For every single question that has been asked on the face of this planet, the answer has always sprouted out of a surprisingly simple logic. Well, not necessarily the simplest, but there could have been more complicated solutions to it. However, the most complicated solution has never turned out to be the perfect one. At least that’s what we have been made to believe.

One begins to wonder about this claims credibility. Do the laws of physics put any constraint on how the solutions have to be? Theories suggestive of this have been around for a long time.

For most people, the 14th century English logician, William Ockham’s claim is worth their life’s exploration:

entia non sunt multiplicanda praeter necessitatem

which translates to Entities should not be multiplied beyond necessity,
more popularly interpreted as
The simplest answer is usually the correct answer.

This argument is one of the most favorite claims for the evolutionists to disprove the existence of the ultimate being. As much as this THEORY can be appreciated, the ramifications will almost always turn out to be grave. Not just in science, but in all walks of life.

Defectors of this theory can bring in a million examples to disprove this claim. What is the one question that perpetually persists in every single cerebral being’s mind, the one question that makes them contemplate, and the one question that has been chasing every curious mind? Why is the universe the way it is? Well, and a few more too, but if the former were to be answered, the rest would fall in place.

Even for these profound questions, there is a ludicrously simple theory. The universe is the way it is, because we are. The universe is the way it is because, if it weren’t, we wouldn’t be here to question about it. There might be millions of other possible universes, but only this is real, because we are here. The anthropic principle! It can be equated to: Why is it raining today? Because if it doesn’t, human race wouldn’t persist and we won’t be here. So did we get an answer for the question? The supposed answer might have made some sense, but the relevance factor was absolute naught.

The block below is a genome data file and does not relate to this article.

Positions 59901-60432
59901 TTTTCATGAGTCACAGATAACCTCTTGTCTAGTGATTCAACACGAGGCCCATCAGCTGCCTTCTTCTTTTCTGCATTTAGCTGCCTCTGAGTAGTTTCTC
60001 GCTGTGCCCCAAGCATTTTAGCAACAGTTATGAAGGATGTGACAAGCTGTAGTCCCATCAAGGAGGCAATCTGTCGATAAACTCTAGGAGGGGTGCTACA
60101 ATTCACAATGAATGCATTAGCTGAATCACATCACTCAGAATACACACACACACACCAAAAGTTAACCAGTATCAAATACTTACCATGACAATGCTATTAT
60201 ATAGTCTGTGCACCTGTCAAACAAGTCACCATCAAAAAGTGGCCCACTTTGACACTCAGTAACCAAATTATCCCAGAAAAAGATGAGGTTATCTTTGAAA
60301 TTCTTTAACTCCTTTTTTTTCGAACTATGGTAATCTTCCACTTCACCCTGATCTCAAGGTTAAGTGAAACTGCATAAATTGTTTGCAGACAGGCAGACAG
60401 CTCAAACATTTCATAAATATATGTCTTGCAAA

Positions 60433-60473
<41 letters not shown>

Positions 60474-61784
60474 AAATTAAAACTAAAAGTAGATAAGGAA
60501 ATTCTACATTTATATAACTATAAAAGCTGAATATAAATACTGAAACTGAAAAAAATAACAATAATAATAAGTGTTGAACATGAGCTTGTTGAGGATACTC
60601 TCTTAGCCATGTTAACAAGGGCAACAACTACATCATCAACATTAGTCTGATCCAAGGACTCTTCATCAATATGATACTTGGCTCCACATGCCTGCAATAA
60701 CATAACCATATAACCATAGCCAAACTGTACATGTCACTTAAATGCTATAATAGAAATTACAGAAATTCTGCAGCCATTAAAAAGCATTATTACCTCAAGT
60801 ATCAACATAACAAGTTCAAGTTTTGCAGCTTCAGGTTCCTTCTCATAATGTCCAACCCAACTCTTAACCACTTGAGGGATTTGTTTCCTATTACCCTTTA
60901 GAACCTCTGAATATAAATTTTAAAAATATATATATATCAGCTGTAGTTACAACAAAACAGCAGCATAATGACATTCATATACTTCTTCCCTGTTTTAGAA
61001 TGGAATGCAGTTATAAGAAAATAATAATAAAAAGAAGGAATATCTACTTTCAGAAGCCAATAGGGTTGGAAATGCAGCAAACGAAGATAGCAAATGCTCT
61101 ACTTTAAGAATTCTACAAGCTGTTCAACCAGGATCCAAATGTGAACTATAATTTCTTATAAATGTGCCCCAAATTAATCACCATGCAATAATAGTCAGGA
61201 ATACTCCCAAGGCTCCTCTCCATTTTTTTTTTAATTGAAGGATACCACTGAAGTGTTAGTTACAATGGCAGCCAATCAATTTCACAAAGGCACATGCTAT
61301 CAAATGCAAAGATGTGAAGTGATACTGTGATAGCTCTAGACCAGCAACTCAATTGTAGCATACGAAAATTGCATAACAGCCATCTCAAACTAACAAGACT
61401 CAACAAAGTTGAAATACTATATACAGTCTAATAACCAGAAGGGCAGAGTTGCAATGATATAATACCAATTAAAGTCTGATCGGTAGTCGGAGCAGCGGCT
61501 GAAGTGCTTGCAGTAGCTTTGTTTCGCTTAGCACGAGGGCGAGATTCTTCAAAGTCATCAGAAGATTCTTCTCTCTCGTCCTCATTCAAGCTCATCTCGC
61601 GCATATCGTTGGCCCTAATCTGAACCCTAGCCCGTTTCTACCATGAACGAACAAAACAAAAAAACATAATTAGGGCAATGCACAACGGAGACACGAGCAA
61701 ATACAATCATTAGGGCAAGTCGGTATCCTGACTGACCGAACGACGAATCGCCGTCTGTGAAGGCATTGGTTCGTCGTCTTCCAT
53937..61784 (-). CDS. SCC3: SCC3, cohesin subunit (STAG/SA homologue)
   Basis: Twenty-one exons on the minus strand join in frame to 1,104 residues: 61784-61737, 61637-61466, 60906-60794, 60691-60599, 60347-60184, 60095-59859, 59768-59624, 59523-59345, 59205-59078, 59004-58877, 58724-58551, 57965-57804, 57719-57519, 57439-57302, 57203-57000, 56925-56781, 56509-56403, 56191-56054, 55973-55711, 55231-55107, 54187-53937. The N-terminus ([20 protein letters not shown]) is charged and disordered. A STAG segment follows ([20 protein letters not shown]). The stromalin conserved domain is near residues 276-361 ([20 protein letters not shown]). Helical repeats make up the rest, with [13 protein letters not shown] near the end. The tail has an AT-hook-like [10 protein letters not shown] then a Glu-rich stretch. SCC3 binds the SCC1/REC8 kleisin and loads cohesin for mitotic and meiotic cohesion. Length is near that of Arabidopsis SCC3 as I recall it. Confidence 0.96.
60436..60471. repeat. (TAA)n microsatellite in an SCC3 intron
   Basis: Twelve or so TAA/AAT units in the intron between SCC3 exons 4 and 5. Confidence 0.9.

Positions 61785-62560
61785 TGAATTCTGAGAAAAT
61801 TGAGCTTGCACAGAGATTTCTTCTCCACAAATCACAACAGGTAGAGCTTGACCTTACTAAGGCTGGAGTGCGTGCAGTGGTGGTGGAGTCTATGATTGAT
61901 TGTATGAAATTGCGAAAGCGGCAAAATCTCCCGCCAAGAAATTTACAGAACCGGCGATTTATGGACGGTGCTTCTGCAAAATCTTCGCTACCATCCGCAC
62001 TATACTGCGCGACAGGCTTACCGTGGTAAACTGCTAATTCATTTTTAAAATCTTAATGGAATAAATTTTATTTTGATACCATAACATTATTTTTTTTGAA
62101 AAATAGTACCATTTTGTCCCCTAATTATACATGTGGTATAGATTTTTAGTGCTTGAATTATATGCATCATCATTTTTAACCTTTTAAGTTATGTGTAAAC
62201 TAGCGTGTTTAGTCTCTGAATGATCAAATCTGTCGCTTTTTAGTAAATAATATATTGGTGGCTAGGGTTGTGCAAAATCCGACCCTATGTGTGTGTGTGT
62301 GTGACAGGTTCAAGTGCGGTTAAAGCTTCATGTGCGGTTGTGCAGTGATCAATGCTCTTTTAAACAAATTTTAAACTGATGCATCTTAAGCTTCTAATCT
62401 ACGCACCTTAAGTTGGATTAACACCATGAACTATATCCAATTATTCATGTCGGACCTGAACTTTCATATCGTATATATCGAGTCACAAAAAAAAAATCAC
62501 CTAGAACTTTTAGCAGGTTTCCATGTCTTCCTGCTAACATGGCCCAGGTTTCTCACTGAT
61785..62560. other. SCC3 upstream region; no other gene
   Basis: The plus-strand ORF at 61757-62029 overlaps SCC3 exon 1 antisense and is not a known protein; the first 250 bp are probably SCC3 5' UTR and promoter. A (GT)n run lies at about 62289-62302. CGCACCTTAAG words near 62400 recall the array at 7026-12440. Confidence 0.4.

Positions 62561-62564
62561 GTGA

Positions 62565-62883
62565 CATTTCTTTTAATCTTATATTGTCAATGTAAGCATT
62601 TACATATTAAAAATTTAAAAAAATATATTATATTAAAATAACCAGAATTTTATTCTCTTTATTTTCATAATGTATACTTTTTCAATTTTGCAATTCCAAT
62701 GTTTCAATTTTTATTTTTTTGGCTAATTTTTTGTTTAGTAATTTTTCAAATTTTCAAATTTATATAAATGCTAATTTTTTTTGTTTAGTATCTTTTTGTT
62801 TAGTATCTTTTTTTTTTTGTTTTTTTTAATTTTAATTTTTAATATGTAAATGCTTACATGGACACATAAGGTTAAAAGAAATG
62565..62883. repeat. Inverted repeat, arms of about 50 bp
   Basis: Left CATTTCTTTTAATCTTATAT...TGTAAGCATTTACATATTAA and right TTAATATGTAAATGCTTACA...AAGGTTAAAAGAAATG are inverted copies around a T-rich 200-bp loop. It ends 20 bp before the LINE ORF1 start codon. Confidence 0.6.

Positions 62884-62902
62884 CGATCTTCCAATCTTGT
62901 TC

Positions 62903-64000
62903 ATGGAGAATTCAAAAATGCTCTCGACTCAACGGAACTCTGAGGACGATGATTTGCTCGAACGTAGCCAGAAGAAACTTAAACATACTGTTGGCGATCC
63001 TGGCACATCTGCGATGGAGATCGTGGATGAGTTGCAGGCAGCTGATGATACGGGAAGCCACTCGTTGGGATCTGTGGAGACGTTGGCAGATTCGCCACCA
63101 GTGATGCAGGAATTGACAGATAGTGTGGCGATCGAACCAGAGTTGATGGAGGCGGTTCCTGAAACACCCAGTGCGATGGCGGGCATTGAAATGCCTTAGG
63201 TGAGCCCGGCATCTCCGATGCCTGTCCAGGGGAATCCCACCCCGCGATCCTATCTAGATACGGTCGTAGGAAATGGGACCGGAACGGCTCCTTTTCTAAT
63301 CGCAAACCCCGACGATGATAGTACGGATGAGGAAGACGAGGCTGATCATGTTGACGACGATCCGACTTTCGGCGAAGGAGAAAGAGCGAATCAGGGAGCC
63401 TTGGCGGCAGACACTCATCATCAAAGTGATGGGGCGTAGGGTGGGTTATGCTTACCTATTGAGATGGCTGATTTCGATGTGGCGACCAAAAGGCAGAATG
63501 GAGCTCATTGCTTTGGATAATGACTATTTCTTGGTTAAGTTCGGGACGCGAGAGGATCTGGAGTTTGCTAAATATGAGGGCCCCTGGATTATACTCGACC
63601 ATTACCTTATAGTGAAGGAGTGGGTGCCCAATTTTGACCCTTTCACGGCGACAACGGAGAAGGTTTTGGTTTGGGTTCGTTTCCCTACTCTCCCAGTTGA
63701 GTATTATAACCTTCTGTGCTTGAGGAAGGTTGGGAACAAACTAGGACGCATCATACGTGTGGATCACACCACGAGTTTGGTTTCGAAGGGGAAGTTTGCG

In our pursuit in life, we are all settling in for such pedestrian solutions. There would have been no apparent solution, nevertheless, we settle for that! Striving towards the ultimate reality is far too difficult. People just cannot be taught to do it. Neither does their thought process propel them. However, the fruit once borne will be worth the struggle. Few realize this and strive for what is absolute, rather than to settle for what might be apparent. Fewer attain the peaks.

But if one is anywhere near the vicinity of being close to the solution, if there is awareness that one is in the right path, and if there is someway of finding out at least a morsel of what is meant to be, it is worth the risk. It is worth the struggle. For, it is in this struggle that one realizes that the absolute panacea was far too near than assumed.

We dance ’round in a ring and suppose

But the secret sits in the middle and knows

~ Robert Frost

Curhat Colongan, Music

What Am I To You?

What am I to you

Tell me darling true

To me you are the sea

Fast as you can be

And deep the shade of blue

When you’re feeling low

To whom else do you go

See I cry if you hurt

I’d give you my last shirt

Because I love you so

Yeah well if my sky should fall

Would you even call

Opened up my heart

Never wanna part

I’m giving you the ball

When I look in your eyes

I can feel the butterflies

Could you find a love in me

Could you carve me in a tree

Don’t fill my heart with lies

I will you love when you’re blue

Tell me darlin’ true

What am I to you